New Forest Towns and Villages


Highcliffe is a coastal town to the south west of the New Forest National Park. Highcliffe Castle is a great place to stop and look around, with access (down the high cliff...) to the beach.

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Highcliffe Castle

Highcliffe Castle - Photo by Dave Pape

Three Highcliffe Curiosities

Slop Pond

Highcliffe's former name was (rather unfortunately) Slop Pond, a collection of thatched cottages named from the large pond on its common. I suppose that as much thought went into that name as into today's name... good idea to change though.

Fact One

All at Sea

The orginal estate house built in Highcliffe by John, third Earl of Bute, is said to be currently two miles out to sea. And receding.The Lord Bute boutique hotel and restaurant is still very much on the land, however, and can be found on the road passing the castle.

Fact Two

Good Weather?

Highcliffe's position on the south coast gives it a climate with milder winters than inland areas and less rainfall than locations further west. This helped to establish the town as a popular health and leisure resort during the late Victorian and early Edwardian eras... obviously at a time when long, hot summers were still an occurrance!

Fact Three

About Highcliffe

  • Highcliffe is the most easterly parish in Dorset but was originally in the county of Hampshire. With a wild slipping short cliff down to the sea, there are nice coastal views across the groynes (built to keep the erosion in check) to the Isle of Wight and the Needles. Highcliffe consists mainly of recently constructed houses, in well wooded surroundings, with a High Street that runs parallel to the sea. Set back from it is its main claim to fame, Highcliffe Castle.
  • An odd but attractive building on a large scale, Highcliffe Castle was built in the 1830s in the Romantic Gothic style, enhanced by the inclusion of real late Gothic French features such as the very elaborate oriel window above the porch and the windows to the right of it. The hall by the road has the appearance of a church. The house has been restored to its former glory after extensive fire damage in the 1960s. A park around the house is open to the public and there is direct access to the beach from the castle car park (pay & display).
  • The church of St. Mark in Hinton Wood Avenue was largely built in 1843 was paid for by the owner of Highcliffe Castle, but is largely plain and lacks the eccentricity of the castle.

Highcliffe Beach

Highcliffe Castle

Things to Do and See in Highcliffe

Take a walk along the cliff top, or along the beach, and stop for tea at Highcliffe Castle with its delightful tea rooms.
Highcliffe Castle is Open Daily from 1st February to 23rd December. Telephone 01425 278807.

Highcliffe Castle is a Grade I listed building which was built between 1831 and 1835 by Lord Stuart de Rothesay. It has been described as "the most important remaining example of the Romantic and Picturesque style of architecture."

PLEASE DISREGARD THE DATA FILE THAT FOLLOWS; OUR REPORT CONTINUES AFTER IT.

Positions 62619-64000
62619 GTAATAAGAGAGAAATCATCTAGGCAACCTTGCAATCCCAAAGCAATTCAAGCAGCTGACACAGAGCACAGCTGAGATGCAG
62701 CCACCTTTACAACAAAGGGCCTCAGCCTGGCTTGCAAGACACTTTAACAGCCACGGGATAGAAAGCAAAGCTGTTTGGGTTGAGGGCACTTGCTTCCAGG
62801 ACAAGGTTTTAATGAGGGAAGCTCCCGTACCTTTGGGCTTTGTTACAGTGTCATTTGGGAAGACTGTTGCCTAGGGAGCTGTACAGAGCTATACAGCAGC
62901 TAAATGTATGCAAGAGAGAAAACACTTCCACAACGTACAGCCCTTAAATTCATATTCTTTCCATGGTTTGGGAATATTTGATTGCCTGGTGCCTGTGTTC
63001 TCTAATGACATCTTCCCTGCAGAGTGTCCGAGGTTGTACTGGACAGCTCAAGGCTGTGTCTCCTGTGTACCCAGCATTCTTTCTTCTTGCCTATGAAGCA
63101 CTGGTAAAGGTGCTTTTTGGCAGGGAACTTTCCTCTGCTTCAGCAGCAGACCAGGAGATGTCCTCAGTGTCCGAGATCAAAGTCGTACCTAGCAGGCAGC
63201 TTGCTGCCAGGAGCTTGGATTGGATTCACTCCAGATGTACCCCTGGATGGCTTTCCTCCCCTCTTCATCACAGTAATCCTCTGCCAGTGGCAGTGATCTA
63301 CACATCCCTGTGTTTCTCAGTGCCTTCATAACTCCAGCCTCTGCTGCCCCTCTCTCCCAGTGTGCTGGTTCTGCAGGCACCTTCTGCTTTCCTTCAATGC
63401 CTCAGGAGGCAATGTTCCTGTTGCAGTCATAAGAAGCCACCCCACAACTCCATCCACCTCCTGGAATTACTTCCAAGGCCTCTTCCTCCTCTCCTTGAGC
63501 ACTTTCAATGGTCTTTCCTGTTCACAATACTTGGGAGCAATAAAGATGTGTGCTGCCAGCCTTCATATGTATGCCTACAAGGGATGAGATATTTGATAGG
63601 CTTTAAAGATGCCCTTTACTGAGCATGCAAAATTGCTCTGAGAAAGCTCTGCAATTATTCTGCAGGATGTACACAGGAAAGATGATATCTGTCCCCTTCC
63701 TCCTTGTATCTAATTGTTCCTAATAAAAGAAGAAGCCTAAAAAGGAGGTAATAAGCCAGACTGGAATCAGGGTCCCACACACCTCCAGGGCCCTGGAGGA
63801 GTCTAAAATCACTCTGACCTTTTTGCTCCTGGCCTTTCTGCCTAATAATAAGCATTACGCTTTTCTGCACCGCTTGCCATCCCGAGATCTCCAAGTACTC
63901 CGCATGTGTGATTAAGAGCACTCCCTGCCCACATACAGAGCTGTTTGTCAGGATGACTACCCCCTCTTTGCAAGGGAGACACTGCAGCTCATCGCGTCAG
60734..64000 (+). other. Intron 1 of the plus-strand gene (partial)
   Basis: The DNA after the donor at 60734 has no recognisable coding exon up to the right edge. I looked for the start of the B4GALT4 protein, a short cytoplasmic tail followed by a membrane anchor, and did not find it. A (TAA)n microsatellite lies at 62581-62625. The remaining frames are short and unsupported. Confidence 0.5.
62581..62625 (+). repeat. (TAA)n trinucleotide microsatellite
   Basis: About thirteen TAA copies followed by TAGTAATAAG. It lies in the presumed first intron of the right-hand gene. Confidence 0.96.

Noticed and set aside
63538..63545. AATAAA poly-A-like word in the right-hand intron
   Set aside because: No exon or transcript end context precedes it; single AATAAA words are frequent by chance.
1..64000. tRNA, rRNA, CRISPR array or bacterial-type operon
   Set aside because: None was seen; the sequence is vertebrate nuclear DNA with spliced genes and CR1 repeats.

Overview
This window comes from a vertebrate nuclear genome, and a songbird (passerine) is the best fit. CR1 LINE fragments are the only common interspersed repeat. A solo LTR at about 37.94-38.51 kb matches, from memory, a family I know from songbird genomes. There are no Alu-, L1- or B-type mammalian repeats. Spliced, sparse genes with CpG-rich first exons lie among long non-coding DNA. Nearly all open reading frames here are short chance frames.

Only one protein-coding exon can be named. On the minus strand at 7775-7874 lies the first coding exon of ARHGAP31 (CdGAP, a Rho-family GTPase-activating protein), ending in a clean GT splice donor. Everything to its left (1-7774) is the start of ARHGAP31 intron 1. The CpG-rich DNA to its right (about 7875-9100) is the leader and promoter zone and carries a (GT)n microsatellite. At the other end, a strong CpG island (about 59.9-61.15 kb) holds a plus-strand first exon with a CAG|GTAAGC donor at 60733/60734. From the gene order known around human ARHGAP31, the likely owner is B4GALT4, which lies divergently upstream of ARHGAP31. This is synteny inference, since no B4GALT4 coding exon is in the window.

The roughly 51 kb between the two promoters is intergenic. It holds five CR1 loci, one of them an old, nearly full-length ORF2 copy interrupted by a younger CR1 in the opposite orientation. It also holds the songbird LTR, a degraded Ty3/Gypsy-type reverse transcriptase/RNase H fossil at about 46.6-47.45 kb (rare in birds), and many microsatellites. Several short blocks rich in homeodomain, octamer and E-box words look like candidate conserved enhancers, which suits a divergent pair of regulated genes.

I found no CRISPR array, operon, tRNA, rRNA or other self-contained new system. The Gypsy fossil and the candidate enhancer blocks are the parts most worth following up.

Highcliffe Sailing Club is located at the prime coastal location of Mudeford Quay allowing the club to offer sailing in the sheltered waters of Christchurch harbour and open water sailing in Christchurch Bay. This makes it an ideal club for sailors of all abilities and aspirations. Mudeford Quay is on the east side of the entrance to Christchurch harbour which is between the historic town of Christchurch to the West and Highcliffe and the New Forest to the East.

The beach between Highcliffe and Mudeford is a popular one with visitors as it is quite sandy and there are also beach huts and two cafes. Crabbing is a popular pastime at Mudeford Quay. Take the little ferry across from Mudeford Quay to Hengisbury Head and admire the beach huts or take the little land train across the headland. There is also a cafe/restaurant near the ferry stop.

A Little Highcliffe History

The history of Highcliffe begins with John, third Earl of Bute, the well-known minister of George III., who was purchaser of the estate. The site of the house he built was said by the present owner of the property (based on the evidence he gave before the Royal Commission on Coastal Erosion some years ago) to now be two miles out to sea. The rapid advances of the sea were a great source of trouble to Lord Bute; the falling of the cliff went on at such a rate that the people on the estate dared not tell him about it. The path which ran by the cliffs was constantly disappearing and in order to keep him ignorance of it all the men on the estate were kept at hand while he was at his house to make a new path at the cliff edge in case he should happen to walk that way, so that he might believe that the new path was the old one. Highcliffe was bequeathed to his fourth son, Charles, who found the expense and annoyance ot the landslips so intolerable that he sold the estate to a Mr. Penleaze.

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